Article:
This is a difficult time for parents whose kids have recently flown the nest. Half term, Halloween, Bonfire Night – and soon nativity plays, Christingle and all those other pre-Christmas events – can be painful reminders of the way life used to be, and of moments which were precious because they were shared. By now the reality of life without children at its centre is sinking in and at times it may feel as if nothing will ever fill the gap. Even parents who coped well when they first said goodbye go through low points when all they want is a hug.
After talking to some forty parents for my book The Empty Nest, I’ve realised that it’s no exaggeration to say that the empty nest is a real crisis for many people. It leaves fathers as well as mothers feeling bereft, lonely, redundant and discombobulated. It’s a myth that only stay at home mums suffer: people with hectic careers miss their kids just as much as housewives and househusbands.
No wonder this is the classic time when even the most solid couples hit a brick wall, wondering how they’ll cope and what they’ll talk about without the common focus of kids.
I hope my book helps parents to take a positive view of the huge life changes that are inevitable when the kids go, and makes them feel they are not alone in their feelings. It’s often pointed out that the Chinese character for ‘crisis’ means opportunity as well as danger, and that’s certainly true of the empty nest.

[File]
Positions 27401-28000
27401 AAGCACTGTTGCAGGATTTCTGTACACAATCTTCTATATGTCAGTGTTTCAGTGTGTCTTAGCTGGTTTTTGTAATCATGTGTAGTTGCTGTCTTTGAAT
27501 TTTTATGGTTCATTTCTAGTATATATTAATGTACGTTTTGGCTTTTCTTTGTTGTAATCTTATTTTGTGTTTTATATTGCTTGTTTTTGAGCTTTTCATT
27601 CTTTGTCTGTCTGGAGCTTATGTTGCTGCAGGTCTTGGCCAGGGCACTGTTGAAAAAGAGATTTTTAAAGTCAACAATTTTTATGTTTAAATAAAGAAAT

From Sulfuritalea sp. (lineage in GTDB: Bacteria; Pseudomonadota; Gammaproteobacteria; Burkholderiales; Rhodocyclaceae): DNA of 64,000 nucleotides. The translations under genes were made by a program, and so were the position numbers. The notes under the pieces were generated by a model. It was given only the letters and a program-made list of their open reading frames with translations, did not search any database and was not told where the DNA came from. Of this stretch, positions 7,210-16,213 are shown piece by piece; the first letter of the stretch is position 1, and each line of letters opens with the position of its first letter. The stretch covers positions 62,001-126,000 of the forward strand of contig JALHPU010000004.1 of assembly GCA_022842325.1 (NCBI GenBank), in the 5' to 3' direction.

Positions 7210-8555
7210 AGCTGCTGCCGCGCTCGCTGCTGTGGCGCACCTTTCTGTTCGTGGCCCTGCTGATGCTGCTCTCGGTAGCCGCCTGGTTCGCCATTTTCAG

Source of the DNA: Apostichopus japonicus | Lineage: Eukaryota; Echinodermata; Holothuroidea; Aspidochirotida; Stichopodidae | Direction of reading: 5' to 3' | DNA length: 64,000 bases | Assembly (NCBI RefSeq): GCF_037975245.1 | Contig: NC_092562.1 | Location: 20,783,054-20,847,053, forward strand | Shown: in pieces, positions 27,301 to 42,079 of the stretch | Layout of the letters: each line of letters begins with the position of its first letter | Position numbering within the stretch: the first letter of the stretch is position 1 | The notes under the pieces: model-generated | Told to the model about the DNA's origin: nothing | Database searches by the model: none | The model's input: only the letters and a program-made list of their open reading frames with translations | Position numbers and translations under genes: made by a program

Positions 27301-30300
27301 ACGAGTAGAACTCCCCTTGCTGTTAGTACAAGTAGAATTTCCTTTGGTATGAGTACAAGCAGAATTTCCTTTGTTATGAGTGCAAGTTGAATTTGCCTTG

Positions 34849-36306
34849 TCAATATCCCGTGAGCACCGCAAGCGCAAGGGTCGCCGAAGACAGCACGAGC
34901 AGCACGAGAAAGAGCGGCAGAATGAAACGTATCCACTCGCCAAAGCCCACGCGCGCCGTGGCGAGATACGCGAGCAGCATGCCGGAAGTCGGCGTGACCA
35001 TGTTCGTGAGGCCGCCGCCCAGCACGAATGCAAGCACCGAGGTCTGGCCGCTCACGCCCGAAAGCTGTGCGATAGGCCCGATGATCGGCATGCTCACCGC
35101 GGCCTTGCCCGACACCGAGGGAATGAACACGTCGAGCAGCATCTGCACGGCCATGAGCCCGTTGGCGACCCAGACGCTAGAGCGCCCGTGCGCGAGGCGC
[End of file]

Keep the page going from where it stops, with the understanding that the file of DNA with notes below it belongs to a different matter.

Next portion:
There’s no doubt this is one of the most challenging phases of life, but it’s also one of the most exciting. Life has to go in a new direction: the key is to work out what you want next, and to go about achieving your goals. The experts I spoke to were unanimous in stressing the importance of seizing this invaluable opportunity to take stock before seizing the hour.
What’s also exciting is that relationships between children and parents generally improve as they grow into adulthood. But caring at a distance is not always easy, so my book offers tips on how to handle this constantly evolving relationship. There’s advice from experts on making sure the eagerly anticipated (on the parents’ side at least!) Christmas holidays are a happy family reunion and not a series of bad-tempered flashpoints. University vacations are bound to get tense when nearly adult offspring who’ve got used to the freedom of the student bubble clash with parents who still treat them as children.
The book also offers guidance – gleaned from top psychologists and other parents – on how to anticipate (and avert!) problems. There are tips on visiting children at university, and dealing with common dilemmas, such as what to do if your child never rings, or if they run up eye-watering debts, or get drunk or never go to lectures. Finally how to help if they are unhappy or homesick – because the first term is notoriously difficult for adult children as well as parents (student drop-out rates apparently peak at Christmas).
Because however independent and sophisticated they seem, adult children still need their parents. So the new generation of empty nesters faces a whole new set of dilemmas; perhaps the biggest is how to forge their own new direction in life while continuing to support their adult children.
The Empty Nest is available to buy now from all good bookshops. It is also available to download as an e-bookfrom all the major e-book retailers, so you can read it on your Kindle, iPad, Kobo or Sony Reader.
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